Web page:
Posted 20 February, 2012 by admin

Introducing the Social Tech Census, and How You Can Help

We’re looking for a few good technology training resources. Or rather, we’re looking for… all of them.

The Social Tech Census aims to create a map of every organization, project, event and community that provides technology advice to social advocacy groups worldwide. Previous efforts like the Tech for Transparency Network, or our own Tahrir Data Project have looked at technologies or case studies. We’re looking at the people that make up the technology support community: who is talking to advocates about technology? Who is most influential, most trusted, worth emulating? And when it’s all mapped, what’s missing out there?

When we’re done, we’ll have a pretty great directory of efforts that provide technology training, which should help advocates find resources. However, we’re going beyond a mere phonebook to look at how different populations are using these orgs, and hoping to pin down elusive concepts like reputation, influence and network structures.

Readers like you can help. We’re asking for input into two online forms:

1) The Reputation Map.

A few questions on who you are demographically speaking and where you look for advice on technology. This will help us understand who has credibility in our field, and how that changes across audiences. You should complete this only once.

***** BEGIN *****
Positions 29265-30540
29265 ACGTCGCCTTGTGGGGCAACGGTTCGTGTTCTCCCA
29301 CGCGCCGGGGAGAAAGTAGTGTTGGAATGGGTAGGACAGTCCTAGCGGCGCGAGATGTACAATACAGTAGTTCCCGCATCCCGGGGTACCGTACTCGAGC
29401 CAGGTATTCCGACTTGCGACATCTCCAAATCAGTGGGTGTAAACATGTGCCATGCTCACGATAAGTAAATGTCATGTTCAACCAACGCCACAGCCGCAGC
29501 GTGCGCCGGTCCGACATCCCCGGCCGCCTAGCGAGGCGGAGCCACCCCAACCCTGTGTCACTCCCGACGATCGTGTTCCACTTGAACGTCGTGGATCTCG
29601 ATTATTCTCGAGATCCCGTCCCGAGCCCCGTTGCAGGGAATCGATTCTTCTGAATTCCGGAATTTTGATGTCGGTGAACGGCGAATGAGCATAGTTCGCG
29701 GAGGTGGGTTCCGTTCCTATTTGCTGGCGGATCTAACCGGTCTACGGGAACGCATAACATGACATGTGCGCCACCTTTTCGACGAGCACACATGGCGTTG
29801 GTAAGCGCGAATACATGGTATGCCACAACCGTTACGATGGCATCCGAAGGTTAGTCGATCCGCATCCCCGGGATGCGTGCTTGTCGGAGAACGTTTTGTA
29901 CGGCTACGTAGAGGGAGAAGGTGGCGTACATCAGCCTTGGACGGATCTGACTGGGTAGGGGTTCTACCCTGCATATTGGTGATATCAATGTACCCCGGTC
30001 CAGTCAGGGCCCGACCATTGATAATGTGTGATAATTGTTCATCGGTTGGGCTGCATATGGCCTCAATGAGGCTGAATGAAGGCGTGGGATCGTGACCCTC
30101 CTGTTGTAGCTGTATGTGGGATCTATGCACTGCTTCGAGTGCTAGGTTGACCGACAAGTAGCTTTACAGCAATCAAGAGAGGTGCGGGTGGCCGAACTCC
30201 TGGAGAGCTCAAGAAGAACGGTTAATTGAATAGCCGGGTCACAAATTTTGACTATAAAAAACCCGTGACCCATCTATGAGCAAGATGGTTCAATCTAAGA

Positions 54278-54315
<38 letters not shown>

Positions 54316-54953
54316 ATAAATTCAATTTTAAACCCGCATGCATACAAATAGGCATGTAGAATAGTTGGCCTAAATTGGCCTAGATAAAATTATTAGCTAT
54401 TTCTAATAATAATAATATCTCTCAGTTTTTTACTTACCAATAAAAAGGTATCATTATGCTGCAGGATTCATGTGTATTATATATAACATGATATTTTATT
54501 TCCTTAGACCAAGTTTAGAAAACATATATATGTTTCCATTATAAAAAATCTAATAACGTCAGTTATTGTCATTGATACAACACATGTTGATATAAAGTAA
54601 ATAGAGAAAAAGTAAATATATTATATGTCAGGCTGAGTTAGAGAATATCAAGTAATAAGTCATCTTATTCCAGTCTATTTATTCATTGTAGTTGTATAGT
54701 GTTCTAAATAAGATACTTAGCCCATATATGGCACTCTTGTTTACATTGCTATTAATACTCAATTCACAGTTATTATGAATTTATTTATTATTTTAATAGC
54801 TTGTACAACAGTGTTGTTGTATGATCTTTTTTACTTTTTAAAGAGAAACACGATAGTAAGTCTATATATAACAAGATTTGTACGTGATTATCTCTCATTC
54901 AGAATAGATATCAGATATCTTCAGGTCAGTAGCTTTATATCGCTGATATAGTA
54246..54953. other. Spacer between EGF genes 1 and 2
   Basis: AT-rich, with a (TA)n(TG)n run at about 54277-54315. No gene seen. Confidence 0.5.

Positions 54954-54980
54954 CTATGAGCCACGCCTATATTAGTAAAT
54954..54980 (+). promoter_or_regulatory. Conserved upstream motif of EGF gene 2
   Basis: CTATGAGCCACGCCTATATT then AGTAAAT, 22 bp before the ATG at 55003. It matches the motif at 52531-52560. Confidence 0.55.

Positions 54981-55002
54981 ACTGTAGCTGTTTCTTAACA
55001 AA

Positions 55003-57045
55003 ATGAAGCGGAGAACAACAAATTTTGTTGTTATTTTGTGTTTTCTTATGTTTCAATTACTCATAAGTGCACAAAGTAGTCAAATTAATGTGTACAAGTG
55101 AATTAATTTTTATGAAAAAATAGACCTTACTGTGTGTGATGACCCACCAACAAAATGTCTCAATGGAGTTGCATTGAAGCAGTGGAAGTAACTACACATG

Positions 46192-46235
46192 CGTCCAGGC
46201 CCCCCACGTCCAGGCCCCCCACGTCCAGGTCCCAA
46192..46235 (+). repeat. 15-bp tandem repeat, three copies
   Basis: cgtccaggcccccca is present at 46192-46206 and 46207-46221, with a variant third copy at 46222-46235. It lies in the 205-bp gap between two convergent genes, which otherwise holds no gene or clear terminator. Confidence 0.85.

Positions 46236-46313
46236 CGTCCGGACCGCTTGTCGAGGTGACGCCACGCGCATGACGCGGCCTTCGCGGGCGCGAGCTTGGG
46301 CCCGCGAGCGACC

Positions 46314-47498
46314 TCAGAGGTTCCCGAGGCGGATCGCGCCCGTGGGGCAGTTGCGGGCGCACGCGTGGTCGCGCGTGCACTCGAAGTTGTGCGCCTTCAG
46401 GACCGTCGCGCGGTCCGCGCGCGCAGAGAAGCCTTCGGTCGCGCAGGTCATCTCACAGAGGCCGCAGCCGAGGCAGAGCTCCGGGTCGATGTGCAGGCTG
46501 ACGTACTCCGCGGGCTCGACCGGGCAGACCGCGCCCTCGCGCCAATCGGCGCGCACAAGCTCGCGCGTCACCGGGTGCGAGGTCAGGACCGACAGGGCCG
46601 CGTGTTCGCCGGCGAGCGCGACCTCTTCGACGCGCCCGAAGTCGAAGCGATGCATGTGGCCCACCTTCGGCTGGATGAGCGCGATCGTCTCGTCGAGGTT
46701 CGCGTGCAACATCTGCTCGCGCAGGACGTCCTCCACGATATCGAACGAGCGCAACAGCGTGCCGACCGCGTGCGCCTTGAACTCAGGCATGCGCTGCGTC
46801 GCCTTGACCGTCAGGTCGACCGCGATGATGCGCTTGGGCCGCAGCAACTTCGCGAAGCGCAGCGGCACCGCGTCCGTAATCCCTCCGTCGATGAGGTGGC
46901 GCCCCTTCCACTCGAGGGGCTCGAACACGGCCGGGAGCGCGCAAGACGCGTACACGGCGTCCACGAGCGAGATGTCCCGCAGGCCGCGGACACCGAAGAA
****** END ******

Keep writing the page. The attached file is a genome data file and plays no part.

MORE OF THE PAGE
START HERE: The Social Tech Census – Reputation Map

2) The Directory.

A list of resources that help advocacy groups understand technology. To use it, check the running list of resources on the bottom of the page (currently pretty empty, we’re just starting!) then input technology training resources (defined as orgs, projects, events or communities) that you see missing, starting with the ones you see as most important. You can do this many times if you want.

THEN HERE: The Social Tech Census – The Directory

More background on this project, and the participating partners (the engine room and Oxfam Novib) is available here. Results of this research will be freely available to the public (Creative Commons by/sa).

Questions about this project can be addressed to Jonathan Eyler-Werve at Your input is warmly welcomed! Thanks in advance for your participation.

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